amsOSRAM announces new sensor Mira220

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  • New Mira220 image sensor’s high quantum efficiency enables operation with low-power emitter and in dim lighting conditions
  • Stacked chip design uses ams OSRAM back side illumination technology to shrink package footprint to just 5.3mm x 5.3mm, giving greater design flexibility to manufacturers of smart glasses and other space-constrained products
  • Low-power operation and ultra-small size make the Mira220 ideal for active stereo vision or structured lighting 3D systems in drones, robots and smart door locks, as well as mobile and wearable devices

Press Release:

Premstaetten, Austria (14th July 2022) -- ams OSRAM (SIX: AMS), a global leader in optical solutions, has launched a 2.2Mpixel global shutter visible and near infrared (NIR) image sensor which offers the low-power characteristics and small size required in the latest 2D and 3D sensing systems for virtual reality (VR) headsets, smart glasses, drones and other consumer and industrial applications.

The new Mira220 is the latest product in the Mira family of pipelined high-sensitivity global shutter image sensors. ams OSRAM uses back side illumination (BSI) technology in the Mira220 to implement a stacked chip design, with the sensor layer on top of the digital/readout layer. This allows it to produce the Mira220 in a chip-scale package with a footprint of just 5.3mm x 5.3mm, giving manufacturers greater freedom to optimize the design of space-constrained products such as smart glasses and VR headsets.

The sensor combines excellent optical performance with very low-power operation. The Mira220 offers a high signal-to-noise-ratio as well as high quantum efficiency of up to 38% as per internal tests at the 940nm NIR wavelength used in many 2D or 3D sensing systems. 3D sensing technologies such as structured light or active stereo vision, which require an NIR image sensor, enable functions such as eye and hand tracking, object detection and depth mapping. The Mira220 will support 2D or 3D sensing implementations in augmented reality and virtual reality products, in industrial applications such as drones, robots and automated vehicles, as well as in consumer devices such as smart door locks.

The Mira220’s high quantum efficiency allows device manufacturers to reduce the output power of the NIR illuminators used alongside the image sensor in 2D and 3D sensing systems, reducing total power consumption. The Mira220 features very low power consumption at only 4mW in sleep mode, 40mW in idle mode and at full resolution and 90fps the sensor has a power consumption of 350mW. By providing for low system power consumption, the Mira220 enables wearable and portable device manufacturers to save space by specifying a smaller battery, or to extend run-time between charges.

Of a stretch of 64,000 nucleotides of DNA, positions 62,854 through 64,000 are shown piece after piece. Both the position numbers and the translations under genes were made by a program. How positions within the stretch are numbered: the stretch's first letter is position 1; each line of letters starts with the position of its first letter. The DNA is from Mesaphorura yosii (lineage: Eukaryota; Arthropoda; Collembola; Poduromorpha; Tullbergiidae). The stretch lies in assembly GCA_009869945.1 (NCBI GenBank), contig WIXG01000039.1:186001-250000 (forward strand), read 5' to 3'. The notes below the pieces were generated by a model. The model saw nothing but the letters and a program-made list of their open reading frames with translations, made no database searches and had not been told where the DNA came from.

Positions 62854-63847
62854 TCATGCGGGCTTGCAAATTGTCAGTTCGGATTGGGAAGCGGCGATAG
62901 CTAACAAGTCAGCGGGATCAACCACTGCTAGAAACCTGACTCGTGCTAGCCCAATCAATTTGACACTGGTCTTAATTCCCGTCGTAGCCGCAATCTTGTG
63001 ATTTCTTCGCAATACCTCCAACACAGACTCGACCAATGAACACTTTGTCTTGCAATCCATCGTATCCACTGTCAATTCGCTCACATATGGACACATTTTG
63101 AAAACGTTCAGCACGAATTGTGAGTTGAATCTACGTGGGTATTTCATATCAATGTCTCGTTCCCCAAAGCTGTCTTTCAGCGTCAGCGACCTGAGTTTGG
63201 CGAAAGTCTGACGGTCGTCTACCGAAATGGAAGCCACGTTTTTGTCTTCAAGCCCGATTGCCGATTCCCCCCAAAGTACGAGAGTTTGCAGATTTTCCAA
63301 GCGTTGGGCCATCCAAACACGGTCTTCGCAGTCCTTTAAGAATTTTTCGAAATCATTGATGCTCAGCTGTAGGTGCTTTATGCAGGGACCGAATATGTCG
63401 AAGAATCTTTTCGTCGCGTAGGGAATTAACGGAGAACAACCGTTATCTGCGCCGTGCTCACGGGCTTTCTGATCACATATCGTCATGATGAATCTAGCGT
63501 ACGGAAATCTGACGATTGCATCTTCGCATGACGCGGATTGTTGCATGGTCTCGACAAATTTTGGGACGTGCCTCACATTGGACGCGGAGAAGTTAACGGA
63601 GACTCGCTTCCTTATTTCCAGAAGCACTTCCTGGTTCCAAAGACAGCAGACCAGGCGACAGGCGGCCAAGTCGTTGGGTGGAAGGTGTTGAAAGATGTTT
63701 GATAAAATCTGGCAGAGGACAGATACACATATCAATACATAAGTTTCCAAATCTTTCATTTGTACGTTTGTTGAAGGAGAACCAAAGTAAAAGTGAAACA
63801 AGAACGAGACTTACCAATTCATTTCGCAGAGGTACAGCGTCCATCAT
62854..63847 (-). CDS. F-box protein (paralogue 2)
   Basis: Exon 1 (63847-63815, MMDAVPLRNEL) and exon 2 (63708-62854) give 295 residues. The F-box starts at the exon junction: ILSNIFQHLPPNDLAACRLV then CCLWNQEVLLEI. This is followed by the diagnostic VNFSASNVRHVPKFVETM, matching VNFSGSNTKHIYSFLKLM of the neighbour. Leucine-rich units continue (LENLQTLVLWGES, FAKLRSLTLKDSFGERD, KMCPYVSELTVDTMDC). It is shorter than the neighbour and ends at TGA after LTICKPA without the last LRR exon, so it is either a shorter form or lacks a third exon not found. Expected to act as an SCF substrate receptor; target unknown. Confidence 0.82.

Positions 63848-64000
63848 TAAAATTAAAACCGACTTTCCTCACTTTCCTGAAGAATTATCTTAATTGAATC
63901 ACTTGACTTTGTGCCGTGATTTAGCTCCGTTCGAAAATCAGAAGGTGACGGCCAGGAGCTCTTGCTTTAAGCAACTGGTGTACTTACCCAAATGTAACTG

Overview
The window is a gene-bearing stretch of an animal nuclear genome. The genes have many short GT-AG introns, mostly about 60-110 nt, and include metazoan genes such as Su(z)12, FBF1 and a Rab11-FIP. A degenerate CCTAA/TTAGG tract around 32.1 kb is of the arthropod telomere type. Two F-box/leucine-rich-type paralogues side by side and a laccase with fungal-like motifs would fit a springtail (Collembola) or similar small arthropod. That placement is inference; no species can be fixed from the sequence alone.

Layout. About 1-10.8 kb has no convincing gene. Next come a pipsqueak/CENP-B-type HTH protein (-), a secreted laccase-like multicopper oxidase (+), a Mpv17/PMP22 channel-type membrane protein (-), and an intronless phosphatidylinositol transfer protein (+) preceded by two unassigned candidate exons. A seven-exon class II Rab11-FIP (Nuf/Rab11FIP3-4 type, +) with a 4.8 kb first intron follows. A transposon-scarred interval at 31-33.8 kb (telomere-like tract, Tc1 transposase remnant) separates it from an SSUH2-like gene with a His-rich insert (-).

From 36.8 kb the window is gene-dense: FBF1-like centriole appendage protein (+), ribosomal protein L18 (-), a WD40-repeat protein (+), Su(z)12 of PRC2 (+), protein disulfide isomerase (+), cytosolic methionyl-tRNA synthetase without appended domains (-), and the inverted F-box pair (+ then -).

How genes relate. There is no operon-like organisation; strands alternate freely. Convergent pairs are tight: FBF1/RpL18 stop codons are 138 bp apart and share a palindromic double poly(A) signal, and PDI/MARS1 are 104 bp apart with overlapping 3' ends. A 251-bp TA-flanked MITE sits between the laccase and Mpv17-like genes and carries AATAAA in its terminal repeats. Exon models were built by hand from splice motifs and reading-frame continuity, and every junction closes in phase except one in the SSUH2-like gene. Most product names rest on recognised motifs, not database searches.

“Growing demand in emerging markets for VR and augmented reality equipment depends on manufacturers’ ability to make products such as smart glasses smaller, lighter, less obtrusive and more comfortable to wear. This is where the Mira220 brings new value to the market, providing not only a reduction in the size of the sensor itself, but also giving manufacturers the option to shrink the battery, thanks to the sensor’s very low power consumption and high sensitivity at 940nm,” said Brian Lenkowski, strategic marketing director for CMOS image sensors at ams OSRAM.

Superior pixel technology

The Mira220’s advanced back-side illumination (BSI) technology gives the sensor very high sensitivity and quantum efficiency with a pixel size of 2.79μm. Effective resolution is 1600px x 1400px and maximum bit depth is 12 bits. The sensor is supplied in a 1/2.7” optical format.

The sensor supports on-chip operations including external triggering, windowing, and horizontal or vertical mirroring. The MIPI CSI-2 interface allows for easy interfacing with a processor or FPGA. On-chip registers can be accessed via an I2C interface for easy configuration of the sensor.

Digital correlated double sampling (CDS) and row noise correction result in excellent noise performance.

ams OSRAM will continue to innovate and extend the Mira family of solutions, offering customers a choice of resolution and size options to fit various application requirements.

The Mira220 NIR image sensor is available for sampling. More information about Mira220.

Mira220 image sensor achieves high quantum efficiency at 940nm to allow for lower power illumination in 2D and 3D sensing systems
Image: ams

The miniature Mira220 gives extra design flexibility in space-constrained applications such as smart glasses and VR headsets
Image: OSRAM

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Preprint on unconventional cameras for automotive applications

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From --- You Li et al. write:

Autonomous vehicles rely on perception systems to understand their surroundings for further navigation missions. Cameras are essential for perception systems due to the advantages of object detection and recognition provided by modern computer vision algorithms, comparing to other sensors, such as LiDARs and radars. However, limited by its inherent imaging principle, a standard RGB camera may perform poorly in a variety of adverse scenarios, including but not limited to: low illumination, high contrast, bad weather such as fog/rain/snow, etc. Meanwhile, estimating the 3D information from the 2D image detection is generally more difficult when compared to LiDARs or radars. Several new sensing technologies have emerged in recent years to address the limitations of conventional RGB cameras. In this paper, we review the principles of four novel image sensors: infrared cameras, range-gated cameras, polarization cameras, and event cameras. Their comparative advantages, existing or potential applications, and corresponding data processing algorithms are all presented in a systematic manner. We expect that this study will assist practitioners in the autonomous driving society with new perspectives and insights.